<p>A good example that was widespread:
A real estate agent recommends CountryWide, Washington Mutual, or EZ Mortgage Brokerage. Or your neighbor recommended these people because their refinance rates beat everyone else. </p>

<p>My recommendation: See a bunch of them. Several good books, something like dummy and stupid books. You can even join a few of these firms and learn financial stuff from within. </p>

<p>Attended a seminar on estate planning this past tuesday. I got a free pen, a chicken wrap and chips, and an offer for their program for $3395. And if offer is taken this week, its $2995. The guy began his presentation that he' 66 and still has to work at this because Social Security is not enough. :/</p>

<p>Listen to BCEagle ... that's the best advice I can provide.</p>

<p>Or I can supply "unbiased" advice ... just write me a check for $5,000 and tell me what you're thinking.</p>

<p>Seriously, I have the same question as OP. I sure wish I could find someone who could actually look at what we have and advise us on the best way to proceed. Sigh ...</p>

<p>If I could, I wouldn't.</p>

<p>It's not that hard.
Get the stupid and dummy books. Books are good but not always upto date or not for every one or circumstance.
Go to seminars and enjoy the free coffee. Stay away from the donuts.
If you don't feel comfortable, walk away. You will walk away because You don't like the presentor, you don't like the product, or you don't understand the product. All are good reasons.
The short-term penalty for delaying isn't that great. The longterm penalty could be immeasurable.
Never put your eggs into the same basket.
Hedge yourself.
No such thing as a guarantee. Especially when it is love and money.
Its never enough. For 99% of us.
For the 1%, there is still more.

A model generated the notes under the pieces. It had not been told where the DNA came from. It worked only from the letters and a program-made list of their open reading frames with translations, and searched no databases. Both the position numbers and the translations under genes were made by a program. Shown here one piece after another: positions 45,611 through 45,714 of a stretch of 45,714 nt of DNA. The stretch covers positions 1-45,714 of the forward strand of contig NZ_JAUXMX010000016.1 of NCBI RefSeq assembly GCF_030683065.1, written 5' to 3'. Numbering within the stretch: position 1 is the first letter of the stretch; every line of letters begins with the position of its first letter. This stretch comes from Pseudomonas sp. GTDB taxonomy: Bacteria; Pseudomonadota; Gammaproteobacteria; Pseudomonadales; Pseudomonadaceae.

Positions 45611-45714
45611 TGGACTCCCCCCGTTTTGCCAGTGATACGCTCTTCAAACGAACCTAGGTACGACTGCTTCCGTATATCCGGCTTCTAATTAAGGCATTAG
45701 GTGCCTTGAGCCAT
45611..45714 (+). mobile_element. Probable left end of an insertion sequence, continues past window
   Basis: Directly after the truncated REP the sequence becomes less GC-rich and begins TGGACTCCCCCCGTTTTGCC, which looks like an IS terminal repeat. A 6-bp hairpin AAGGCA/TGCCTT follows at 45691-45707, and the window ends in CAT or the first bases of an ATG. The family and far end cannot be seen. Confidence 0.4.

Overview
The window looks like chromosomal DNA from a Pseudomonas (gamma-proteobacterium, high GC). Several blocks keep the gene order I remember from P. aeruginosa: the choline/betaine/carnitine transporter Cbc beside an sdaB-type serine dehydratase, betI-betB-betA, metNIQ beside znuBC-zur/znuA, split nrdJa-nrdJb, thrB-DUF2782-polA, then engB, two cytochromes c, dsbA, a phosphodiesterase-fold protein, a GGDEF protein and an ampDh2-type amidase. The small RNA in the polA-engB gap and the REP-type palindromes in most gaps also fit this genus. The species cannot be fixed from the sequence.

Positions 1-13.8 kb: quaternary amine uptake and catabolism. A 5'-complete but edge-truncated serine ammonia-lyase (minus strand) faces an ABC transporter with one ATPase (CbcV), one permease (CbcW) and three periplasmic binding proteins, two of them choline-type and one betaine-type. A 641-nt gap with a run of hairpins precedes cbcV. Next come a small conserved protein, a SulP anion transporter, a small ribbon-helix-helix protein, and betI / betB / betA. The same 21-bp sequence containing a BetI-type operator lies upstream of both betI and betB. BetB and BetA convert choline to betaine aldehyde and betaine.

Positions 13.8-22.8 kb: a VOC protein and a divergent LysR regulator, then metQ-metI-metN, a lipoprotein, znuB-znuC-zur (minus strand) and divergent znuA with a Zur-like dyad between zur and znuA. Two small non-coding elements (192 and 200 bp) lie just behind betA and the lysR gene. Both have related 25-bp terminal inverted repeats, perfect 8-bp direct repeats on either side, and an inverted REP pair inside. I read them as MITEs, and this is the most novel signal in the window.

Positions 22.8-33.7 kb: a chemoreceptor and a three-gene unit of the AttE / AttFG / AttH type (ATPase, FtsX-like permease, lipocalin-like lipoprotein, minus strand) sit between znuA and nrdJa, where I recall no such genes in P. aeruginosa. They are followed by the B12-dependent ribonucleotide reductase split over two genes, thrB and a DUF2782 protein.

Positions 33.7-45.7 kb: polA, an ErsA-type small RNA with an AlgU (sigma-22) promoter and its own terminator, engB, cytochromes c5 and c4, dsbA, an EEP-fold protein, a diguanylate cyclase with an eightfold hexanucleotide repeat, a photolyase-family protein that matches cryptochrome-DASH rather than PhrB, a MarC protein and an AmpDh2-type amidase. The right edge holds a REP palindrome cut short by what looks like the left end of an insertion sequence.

Money isn't everything.
Money can buy just about everything.
Even the masters of the universe us and themselves.
It's only for 4 years.
Don't bet the rest of your life on a single decision.
Get a washlet bidet.
If can't make the top end happy, make the bottom end happy.

<p>Go to one at a discount broker, either Charles Schwab or Fidelity. Do you have an account with them? There's no charge for consultation and I think they are on salary not commission.</p>

<p>Yes, I think it's a VERY good idea to listen to a few presentations. (I like to go with one or more other people I consider level-headed so we can debrief afterwards.) There are some at very nice venues with good food as well. I've been to a few of those as well. I do my own research & then bounce it off the CPA as well as any financial planners and attorneys I see and/or I'm friendly with. So far, for us, it has worked OK--not GREAT, but not awful.</p>

<p>You & your significant other have to figure out how much risk vs. security you like/need and as was said, diversify. I've been quite pleased with Schwab so far, especially since they have a branch in our state & even validate parking. The advisor's I have spoken with so far seem friendly, NOT pushy, and helpful. They provide information & resources and let me figure out how & when I want to get back to them (or not). They encourage us to do our own trades so that we can pay lower commissions than if they help us. </p>

<p>Much of it is like many relationships, you have to be sure your personality and the advisor's match, that you both figure out your risk tolerance and goals and figure out together how you'd like to get to the goals. Try out several & see which one(s) work out best for you.</p>

<p>Start in the library and read various* books in the personal finance and investment section.</p>

<li>Several, because different authors have different opinions on various matters.</li>

<p>For unbiased, you want a fee-only certified financial planner. My personal preference is to find someone who is in an outside practice and not affiliated with any of the big investment houses or banks. If you search on certified financial planner, you'll find tools to help you locate a CFP in your area. Call a few to get a sense of costs. </p>